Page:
Restaurant Owner Ordered to Pay over $ 40 000 for Refusing to Refer to an Employee as They/Them

by | Dec 14, 2021 | For Employers

An employer cannot discriminate on the basis of gender identity. An employer is required to refer to an employee using the pronoun of the employee’s choice. Refusal to do so is a violation of the Ontario Human Rights Code (the “Code”). 

An employee can file a no cost, online complaint against the employer under the Code, and seek damages against the employer and the person who refuses to use the pronoun of the employer’s choosing.

Earlier this year, an adjudicator appointed under the Code, ordered a restaurant and its owner to pay three employees over $ 40 000 in damages. One employee was a kitchen manager who supervised the other two employees.  Each of these employees uses the them/they pronouns. 

The restaurant and the owner chose not to respond to the employees’ complaint or to participate in the hearing. Not responding made it easier for the three employees to win their case.

The three employees alleged the owner of the restaurant refused to refer to them by the pronoun of their choosing. However, they provided no particulars with respect to this allegation. Because their allegations were deemed to be true because the employer/owner did not respond to the allegations, the employees did not need to prove this allegation. 

The three employees also claimed another employee overheard the restaurant owner tell a customer  “I have 4 trannies in my kitchen!”  When they confronted him in a meeting at the workplace, he denied making the comment and instead claimed he told the customers that he had four staff who were “LGBT.”  Even though the employees did not hear this statement, the allegation was deemed to be true. 

Furthermore at this meeting, the owner told one of the three employees he believed he had been “walking on eggshells” around them, specifically by trying to use the proper pronouns to address the three employees. Two of the employees felt that the comment “walking on eggshells” considered them too sensitive.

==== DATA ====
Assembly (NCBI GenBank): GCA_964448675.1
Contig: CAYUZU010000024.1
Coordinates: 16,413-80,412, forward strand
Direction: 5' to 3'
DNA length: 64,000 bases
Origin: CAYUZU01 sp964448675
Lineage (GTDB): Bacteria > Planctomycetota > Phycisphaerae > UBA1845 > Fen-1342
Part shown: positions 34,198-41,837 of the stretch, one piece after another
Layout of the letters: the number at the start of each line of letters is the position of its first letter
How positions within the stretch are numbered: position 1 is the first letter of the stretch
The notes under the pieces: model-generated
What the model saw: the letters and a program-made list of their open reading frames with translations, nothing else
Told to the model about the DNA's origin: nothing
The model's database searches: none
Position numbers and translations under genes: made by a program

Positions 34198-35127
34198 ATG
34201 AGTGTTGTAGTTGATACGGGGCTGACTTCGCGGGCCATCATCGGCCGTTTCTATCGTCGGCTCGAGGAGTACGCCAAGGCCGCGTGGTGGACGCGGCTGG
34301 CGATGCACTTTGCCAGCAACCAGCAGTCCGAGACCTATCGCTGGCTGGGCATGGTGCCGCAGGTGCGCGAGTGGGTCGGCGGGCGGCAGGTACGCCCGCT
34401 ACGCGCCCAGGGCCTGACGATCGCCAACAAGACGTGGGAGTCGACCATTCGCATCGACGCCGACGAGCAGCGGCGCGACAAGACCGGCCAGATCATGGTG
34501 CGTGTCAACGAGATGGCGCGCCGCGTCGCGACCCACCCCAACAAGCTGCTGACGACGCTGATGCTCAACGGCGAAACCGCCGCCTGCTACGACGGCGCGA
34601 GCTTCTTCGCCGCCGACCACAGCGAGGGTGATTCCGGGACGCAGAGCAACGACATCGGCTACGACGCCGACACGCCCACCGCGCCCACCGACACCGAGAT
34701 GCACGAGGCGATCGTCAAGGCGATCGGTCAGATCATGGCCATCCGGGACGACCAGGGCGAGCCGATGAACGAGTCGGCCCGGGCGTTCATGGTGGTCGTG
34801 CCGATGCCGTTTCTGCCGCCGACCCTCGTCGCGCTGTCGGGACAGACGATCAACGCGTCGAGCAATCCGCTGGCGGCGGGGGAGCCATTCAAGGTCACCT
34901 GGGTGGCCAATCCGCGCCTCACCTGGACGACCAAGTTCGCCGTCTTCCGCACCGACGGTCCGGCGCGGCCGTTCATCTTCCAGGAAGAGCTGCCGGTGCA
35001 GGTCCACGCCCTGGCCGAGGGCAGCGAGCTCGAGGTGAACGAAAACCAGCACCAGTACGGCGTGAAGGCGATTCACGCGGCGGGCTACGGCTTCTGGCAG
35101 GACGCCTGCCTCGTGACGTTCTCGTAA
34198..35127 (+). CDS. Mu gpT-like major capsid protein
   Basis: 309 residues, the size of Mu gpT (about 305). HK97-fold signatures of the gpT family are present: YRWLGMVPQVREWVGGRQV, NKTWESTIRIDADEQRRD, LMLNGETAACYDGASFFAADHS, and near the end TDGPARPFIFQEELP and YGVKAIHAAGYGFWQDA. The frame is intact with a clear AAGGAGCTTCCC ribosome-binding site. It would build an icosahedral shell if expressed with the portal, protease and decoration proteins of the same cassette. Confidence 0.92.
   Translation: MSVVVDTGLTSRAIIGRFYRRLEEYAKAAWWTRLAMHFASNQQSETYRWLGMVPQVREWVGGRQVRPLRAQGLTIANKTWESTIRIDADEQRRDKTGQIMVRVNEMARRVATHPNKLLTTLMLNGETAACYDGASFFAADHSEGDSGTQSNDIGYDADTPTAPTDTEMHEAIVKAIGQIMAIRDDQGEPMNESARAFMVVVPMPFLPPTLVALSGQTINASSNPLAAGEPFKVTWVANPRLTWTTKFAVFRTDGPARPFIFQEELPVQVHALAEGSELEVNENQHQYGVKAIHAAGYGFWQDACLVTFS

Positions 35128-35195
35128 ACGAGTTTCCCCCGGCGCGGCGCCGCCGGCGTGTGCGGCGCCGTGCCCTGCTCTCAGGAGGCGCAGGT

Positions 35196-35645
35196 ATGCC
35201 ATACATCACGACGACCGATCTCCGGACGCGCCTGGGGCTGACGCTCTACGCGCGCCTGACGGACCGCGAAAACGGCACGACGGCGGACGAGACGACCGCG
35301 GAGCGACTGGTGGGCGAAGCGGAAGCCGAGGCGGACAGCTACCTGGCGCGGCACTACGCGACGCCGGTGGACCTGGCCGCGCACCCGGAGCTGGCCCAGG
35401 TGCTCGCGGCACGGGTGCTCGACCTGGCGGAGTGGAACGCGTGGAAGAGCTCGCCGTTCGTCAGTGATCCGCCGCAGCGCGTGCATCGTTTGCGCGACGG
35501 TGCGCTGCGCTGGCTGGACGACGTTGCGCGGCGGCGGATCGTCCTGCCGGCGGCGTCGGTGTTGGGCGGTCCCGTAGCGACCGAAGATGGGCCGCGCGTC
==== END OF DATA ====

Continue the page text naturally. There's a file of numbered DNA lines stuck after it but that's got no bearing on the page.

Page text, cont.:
Two of the three employees continued working after this meeting. About two weeks later, they provided written notice of their concerns to the employer from their lawyer. The restaurant owner did not respond to this letter. 

The adjudicator concluded the restaurant owner failed to meaningfully respond to the concerns expressed at the meeting or in the lawyer’s letter.

Because the employees’ allegations were deemed to be true, the restaurant and its owner were found to have violated the Code.  The two respondents were ordered to pay each employee $ 10 000 in general damages for the loss of dignity and self-respect. The balance of the damages were for lost wages from the date they left employment until the restaurant closed. Since the restaurant closed in November 2018, and this decision was from 2021, I assume the owner will be required to pay these damages personally.

Lessons to be learned:

1. Every employee has the right to equal treatment without discrimination because of sexual orientation, gender identity and gender expression. This includes the right to be called the pronoun of the employee’s choosing.

2. If an employer or an individual respondent does not respond to a human rights complaint, then the Human Rights Tribunal of Ontario can, and often does, deem them to have accepted all of the allegations in the complaint. As a result, the employees does not need to prove that the allegations are true.

3. A person who is named personally in a human rights complaint should always file a response to the complaint, otherwise the person can be ordered to pay damages personally. 

 

For over 30 years, Doug MacLeod of the MacLeod Law Firm has been advising employers on all aspects of the employment relationship. If you have any questions, you can contact him directly at 416-317-9894 or at [email protected]

 

The material and information in this blog and this website are for general information only. They should not be relied on as legal advice or opinion. The authors make no claims, promises, or guarantees about the accuracy, completeness, or adequacy of any information referred to in this blog or its links. No person should act or refrain from acting in reliance on any information found on this website or blog. Readers should obtain appropriate professional advice from a lawyer duly licensed in the relevant jurisdiction. These materials do not create a lawyer-client relationship between you and any of the authors or the MacLeod Law Firm.

 

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